Am I wrong that John should be responsible for Fish's losses?
 

detroitdad

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Am I wrong that John should be responsible for Fish's losses?

I don't think he should be responsible for Fish's loss. However, for John using such poor judgement I would be remiss to continue to allow him to play.

Ultimately, whomever is in charge of the club is at fault in this snafu. Poor banking choices (not collecting up front) led to this problem.
 

JeepologyOffroad

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Sucks but I don’t think John should be held accountable to pay the fish debt unless this was agreed upon prior

Edit: I would also probably be offended to be asked to now have to pay my buy in up front after a year without issue
 

Felt_Lizard

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Show of hands:

Raise 'em up if you'd like to play a game where players submit their buy-ins at the end? :LOL: :laugh:

Kidding- It's nice that your group *had* that level of trust. But by paying up front, you actually support present and future trust and avoid ugly situations. And it's not trust in people...it's trust in the game.
 

JustinInMN

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Our club is a group of friends, with a high level of trust built in. We've played together for over a year without any payment issues. As a result, we don't collect buy-ins up front, and settle everything with a single electronic payment at the end of the night (e.g. Venmo, Paypal, etc.) There are a variety of reasons for this ranging from (a) it's just easier (b) less flags to be potentially concerned with (e.g. rumors that Venmo will block repeated payments).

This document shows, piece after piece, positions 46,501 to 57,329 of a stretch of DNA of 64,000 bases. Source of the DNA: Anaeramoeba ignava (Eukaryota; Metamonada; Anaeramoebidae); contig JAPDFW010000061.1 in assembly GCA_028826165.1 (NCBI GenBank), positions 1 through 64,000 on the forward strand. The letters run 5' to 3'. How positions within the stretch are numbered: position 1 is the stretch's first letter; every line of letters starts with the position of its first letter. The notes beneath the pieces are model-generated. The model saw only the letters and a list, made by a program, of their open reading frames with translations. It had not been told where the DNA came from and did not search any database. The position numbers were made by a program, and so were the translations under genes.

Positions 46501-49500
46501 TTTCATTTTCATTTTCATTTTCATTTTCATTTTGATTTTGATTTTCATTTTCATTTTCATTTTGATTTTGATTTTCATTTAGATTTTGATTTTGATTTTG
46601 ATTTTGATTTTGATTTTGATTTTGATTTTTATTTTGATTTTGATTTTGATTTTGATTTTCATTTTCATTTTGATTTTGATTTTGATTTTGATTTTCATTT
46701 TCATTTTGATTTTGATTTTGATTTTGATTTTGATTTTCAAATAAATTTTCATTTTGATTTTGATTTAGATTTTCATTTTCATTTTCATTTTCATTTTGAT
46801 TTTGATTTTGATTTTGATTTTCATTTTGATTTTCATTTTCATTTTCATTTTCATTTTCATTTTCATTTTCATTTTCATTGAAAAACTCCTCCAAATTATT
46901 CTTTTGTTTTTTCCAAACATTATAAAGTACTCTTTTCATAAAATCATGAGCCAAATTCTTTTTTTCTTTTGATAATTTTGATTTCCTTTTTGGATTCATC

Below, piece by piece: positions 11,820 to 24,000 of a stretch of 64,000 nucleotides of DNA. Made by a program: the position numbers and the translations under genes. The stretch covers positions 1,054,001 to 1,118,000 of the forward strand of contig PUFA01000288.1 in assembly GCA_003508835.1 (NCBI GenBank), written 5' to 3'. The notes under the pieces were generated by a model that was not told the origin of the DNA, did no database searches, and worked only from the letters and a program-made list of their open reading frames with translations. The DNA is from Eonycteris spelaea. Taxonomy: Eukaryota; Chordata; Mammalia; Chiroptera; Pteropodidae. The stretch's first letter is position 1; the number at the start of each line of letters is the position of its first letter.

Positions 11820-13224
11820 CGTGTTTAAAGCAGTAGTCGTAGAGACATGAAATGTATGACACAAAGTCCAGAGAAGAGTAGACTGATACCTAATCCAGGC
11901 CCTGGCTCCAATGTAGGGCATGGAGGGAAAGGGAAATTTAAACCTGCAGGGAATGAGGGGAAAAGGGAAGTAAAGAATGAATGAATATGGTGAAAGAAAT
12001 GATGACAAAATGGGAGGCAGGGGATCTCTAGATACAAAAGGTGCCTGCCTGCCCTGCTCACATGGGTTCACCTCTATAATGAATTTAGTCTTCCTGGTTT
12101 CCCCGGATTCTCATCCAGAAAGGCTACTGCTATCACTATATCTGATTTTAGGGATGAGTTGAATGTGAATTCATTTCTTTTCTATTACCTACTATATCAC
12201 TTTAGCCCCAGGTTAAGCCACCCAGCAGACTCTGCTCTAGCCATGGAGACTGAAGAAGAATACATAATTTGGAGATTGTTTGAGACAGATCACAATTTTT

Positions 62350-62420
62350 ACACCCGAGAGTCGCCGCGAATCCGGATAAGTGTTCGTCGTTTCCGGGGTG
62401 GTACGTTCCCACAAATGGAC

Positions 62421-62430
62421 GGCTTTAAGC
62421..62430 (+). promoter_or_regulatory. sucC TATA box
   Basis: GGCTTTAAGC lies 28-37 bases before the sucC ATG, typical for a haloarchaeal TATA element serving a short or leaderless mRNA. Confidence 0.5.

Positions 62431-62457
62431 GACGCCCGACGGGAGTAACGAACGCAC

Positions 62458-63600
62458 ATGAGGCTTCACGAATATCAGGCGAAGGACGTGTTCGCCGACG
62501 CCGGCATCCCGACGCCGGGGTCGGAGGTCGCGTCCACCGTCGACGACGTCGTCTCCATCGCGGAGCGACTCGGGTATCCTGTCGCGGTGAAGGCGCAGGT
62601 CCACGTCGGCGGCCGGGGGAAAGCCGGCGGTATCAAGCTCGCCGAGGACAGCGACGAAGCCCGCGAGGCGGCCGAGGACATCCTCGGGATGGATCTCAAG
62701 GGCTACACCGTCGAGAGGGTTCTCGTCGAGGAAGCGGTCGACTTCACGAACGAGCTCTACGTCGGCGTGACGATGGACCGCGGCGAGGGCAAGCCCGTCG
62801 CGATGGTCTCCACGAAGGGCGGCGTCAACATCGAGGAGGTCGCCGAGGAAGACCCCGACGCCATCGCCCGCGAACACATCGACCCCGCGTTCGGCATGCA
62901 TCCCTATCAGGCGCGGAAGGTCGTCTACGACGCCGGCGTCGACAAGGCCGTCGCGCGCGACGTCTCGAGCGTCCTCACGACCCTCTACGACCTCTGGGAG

See this is never a problem up until the moment it is.

Am I wrong that John should be responsible for Fish's losses?

I would say unless there was a clear practice in place for referrals that this is the case then yes, I would say it was wrong to put it entirely on John and I don't really blame him for taking offense. Ultimately, you set the payment procedures, you take the risk.

I think you really needed cooperation from John to try and recover and instead went the confrontational route. If I were in John's shoes I would have offered to help collect as I could and maybe split the difference, but this isn't 100% on John, this is a flaw in the procedure, I don't think you get to escape responsibility entirely either.